We often use the term "rising phenom" to describe an especially talented newcomer, or query "which fighter will show up?" to reflect an athlete's streaky inconsistency. Vitor Belfort was the first fighter in MMA that perfectly embodied both sentiments. The unforgettable devastation of the classic first-round "Vitor flurry" that vaulted him to stardom and earned him the "Phenom" nickname was eventually clouded by his sporadically disappointing performances.
Wait, hold on a sec ... disappointing? Is that really a befitting way to categorize a fighter who's only lost to all-time greats like Randy Couture, Kazushi Sakuraba, Chuck Liddell, Tito Ortiz, Alistair Overeem, Dan Henderson and Anderson Silva? Belfort's legacy is often accompanied by frustrated sighs and lamentations of wasted potential, which I find rather unsettling considering how much he's accomplished in the cage and endured outside of it.
However, it was Vitor that set the bar so high for himself -- and that's intended as a compliment. It was impossible not to reserve a seat on his hype-train when, at only age nineteen, he was annihilating all comers with the quickest and deadliest boxing combinations the sport had seen. It made absolutely no sense that his teammates lifted him on their shoulders to incite a celebratory chant of "Jiu Jitsu! Jiu Jitsu!" when he was knocking the crap out of people standing, but we couldn't be bothered with such trivial details -- and Jiu Jitsu was cool too -- so we cheered along anyway.
Presently, Vitor is a well-worn, 34-year-old middleweight who still has his nose to the grindstone at the top level. He'll always be ultra-dangerous and have us on the edge of our seats, anxiously anticipating another highlight-reel addition to his fourteen career TKOs.
More UFC 142 Dissections
Opposing him in the co-main event of tomorrow night's UFC 142 RIO: Aldo vs. Mendes Anthony JohnsonJohnson dusted Reiner in just thirteen seconds with a ruthless barrage of strikes, putting him on the map as a new killer on the block.
Though he would drop two of his next three, one opponent was a wily veteran (Rich Clementi) and the other blinded him with an unintentional eye poke (Kevin Burns), and Johnson had notched another rousing knockout in between (Tommy Speer). From that point on, Johnson would climb the welterweight ladder with wins in five of his next six, only falling short against perennial top contender Josh Koscheck.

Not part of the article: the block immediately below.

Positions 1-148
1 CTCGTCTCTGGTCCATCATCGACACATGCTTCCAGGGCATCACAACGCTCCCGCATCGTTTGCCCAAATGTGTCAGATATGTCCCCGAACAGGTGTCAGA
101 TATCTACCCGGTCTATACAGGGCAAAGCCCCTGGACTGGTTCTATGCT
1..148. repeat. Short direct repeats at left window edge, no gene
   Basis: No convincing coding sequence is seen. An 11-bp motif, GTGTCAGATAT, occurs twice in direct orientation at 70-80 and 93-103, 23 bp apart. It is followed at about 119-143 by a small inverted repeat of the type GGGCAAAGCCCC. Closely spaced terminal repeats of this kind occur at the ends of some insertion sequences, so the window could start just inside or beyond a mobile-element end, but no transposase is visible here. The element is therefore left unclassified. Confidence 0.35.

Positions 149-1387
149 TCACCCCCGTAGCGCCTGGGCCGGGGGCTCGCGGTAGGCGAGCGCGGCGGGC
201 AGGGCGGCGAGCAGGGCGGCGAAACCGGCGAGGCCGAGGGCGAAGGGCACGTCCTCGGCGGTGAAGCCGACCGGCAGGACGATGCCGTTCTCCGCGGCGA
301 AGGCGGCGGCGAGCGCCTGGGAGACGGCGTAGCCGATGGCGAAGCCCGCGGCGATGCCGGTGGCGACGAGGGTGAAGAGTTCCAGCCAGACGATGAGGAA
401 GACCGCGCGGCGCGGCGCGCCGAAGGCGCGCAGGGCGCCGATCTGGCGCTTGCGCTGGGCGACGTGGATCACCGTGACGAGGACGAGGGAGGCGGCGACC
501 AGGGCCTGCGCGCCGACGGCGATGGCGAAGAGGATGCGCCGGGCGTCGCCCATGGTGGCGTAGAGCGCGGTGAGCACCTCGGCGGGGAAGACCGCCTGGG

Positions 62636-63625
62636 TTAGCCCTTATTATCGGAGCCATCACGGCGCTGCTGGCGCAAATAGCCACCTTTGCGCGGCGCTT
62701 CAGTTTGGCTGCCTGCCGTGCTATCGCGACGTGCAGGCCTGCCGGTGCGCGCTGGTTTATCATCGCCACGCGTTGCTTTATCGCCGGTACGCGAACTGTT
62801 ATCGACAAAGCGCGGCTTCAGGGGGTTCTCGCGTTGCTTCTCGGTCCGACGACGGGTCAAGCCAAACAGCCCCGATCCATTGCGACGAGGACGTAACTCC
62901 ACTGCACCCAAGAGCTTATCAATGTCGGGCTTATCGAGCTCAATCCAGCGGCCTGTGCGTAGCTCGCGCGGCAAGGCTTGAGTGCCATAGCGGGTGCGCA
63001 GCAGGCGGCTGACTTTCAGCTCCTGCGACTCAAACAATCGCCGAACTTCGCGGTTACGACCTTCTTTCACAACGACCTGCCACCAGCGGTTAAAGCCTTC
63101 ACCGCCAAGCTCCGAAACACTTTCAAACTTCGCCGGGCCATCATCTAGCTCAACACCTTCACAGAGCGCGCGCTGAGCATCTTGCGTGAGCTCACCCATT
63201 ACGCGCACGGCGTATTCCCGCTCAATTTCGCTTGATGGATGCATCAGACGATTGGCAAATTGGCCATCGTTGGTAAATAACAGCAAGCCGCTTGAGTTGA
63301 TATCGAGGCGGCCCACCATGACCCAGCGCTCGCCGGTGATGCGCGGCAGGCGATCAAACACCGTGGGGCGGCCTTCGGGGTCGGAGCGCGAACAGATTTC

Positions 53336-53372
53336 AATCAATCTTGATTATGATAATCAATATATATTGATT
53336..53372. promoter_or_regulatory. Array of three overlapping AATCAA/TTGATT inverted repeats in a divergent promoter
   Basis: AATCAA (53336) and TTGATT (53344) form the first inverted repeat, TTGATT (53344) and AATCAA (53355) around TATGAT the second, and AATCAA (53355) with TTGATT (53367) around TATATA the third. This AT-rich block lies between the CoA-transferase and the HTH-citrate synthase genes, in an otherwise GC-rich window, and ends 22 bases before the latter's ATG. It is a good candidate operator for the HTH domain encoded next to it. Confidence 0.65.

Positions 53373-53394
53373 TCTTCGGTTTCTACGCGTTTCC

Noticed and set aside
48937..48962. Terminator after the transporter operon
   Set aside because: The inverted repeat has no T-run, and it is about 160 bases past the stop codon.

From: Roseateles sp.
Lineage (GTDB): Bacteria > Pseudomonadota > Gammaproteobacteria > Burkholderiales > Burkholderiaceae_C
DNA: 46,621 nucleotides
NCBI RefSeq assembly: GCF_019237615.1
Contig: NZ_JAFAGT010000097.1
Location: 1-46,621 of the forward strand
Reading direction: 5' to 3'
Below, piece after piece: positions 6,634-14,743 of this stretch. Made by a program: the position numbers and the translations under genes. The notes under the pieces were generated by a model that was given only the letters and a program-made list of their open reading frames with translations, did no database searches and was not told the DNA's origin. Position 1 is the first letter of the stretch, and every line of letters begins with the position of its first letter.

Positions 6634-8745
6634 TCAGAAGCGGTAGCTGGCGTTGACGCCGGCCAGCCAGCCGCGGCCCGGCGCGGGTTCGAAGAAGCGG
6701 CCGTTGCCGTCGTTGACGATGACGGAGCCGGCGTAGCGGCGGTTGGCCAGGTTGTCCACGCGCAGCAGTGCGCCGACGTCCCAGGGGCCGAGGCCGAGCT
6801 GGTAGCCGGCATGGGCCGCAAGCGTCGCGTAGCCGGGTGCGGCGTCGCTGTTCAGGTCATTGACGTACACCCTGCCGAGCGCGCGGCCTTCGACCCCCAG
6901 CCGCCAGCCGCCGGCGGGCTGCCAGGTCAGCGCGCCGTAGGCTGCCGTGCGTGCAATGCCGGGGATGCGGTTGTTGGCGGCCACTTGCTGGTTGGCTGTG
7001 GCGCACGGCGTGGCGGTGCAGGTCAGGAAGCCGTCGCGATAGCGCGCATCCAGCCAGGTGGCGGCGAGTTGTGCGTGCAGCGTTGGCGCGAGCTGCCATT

I'm stubbornly convinced that Belfort's astounding flurry on Wanderlei Silva at UFC 17.5 is the most epic display of violence I've ever witnessed. This epitomizes the lightning-fast destruction that he's capable of at any time. Barring the Sarlacc Pit he turned Marvin Eastman's head into with a clinch knee at UFC 84, the bulk of Belfort's career knockouts all resemble this sequence. I mean, is there really any way to spin it into some sort of enlightened and technical analysis? This is the threat that Belfort presents and, win or lose, half his fights have ended as such.
Johnson, a two-time state wrestling champ in high school and NJCAA national champion, has wowed fans with his kickboxing prowess more than his takedowns.
With what I feel is his best strike, he flattens Burns with a crisp left high-kick to avenge the eye-poke loss in the rematch. This is the same kick he used to vanquish Charlie Brenneman in his last outing and also the technique that he dropped Dan Hardy with. His boxing has also come along nicely. Johnson always had good instincts and power, but he's now developing a more polished game with better defense and punching technique.
He's also a rangy striker with exceptional height and length, but the kicker is that he's still incredibly explosive and agile for such a large, hulking fighter.
The bloodthirsty fans who were craving a stand up brawl were displeased with Johnson in his fight with Hardy, but he was wise to exploit the UK striker's weakness by reverting to his wrestling to pick up the win.
Vitor is a longtime BJJ black belt but hasn't shown the capability to handle Johnson from his back. His two measly career submissions came against training partner Joe Charles back in 1997 and Bobby Southworth circa 2001.
I think it's clear that, though both are far from amateurs in the realm of their opponent's specialty, this is a virtual striker vs. grappler match. Belfort's hand speed and knockout power are unparalleled, while Johnson's chances increase dramatically with takedowns and stifling top-control.
Belfort has exhibited a solid grasp of takedown defense, such as in his razor-thin split-decision loss to Tito Ortiz, and his recent stint at Jackson's MMA to train with Georges St. Pierre can't hurt. Johnson is probably comparable to Ortiz in the takedown department but sets things up much better with his hands, and Vitor is in for a long night if Johnson can connect and work his wrestling. The key factors will be how Johnson closes the distance while avoiding the whir of leather and how long and effectively he can contain Belfort with control.
I wouldn't rule out Johnson catching Vitor on the feet, but Vitor has a strong beard and I expect him to dictate things standing. I'm taking Belfort here but think Johnson has a clear path to victory in an ugly way: if he can keep Belfort in phone-booth range or underneath him for the better part of two rounds, the pressure will be on the Brazilian to pull off another dramatic stoppage, putting Johnson in the prime position for an upset.
My Prediction: Vitor Belfort by KO
Johnson vs. Hardy gif via Zombie Prophet of IronForgesIron.com
Belfort vs. Silva gif via MMA-Core.com
Johnson vs. Burns gif via mmagif.blogspot.com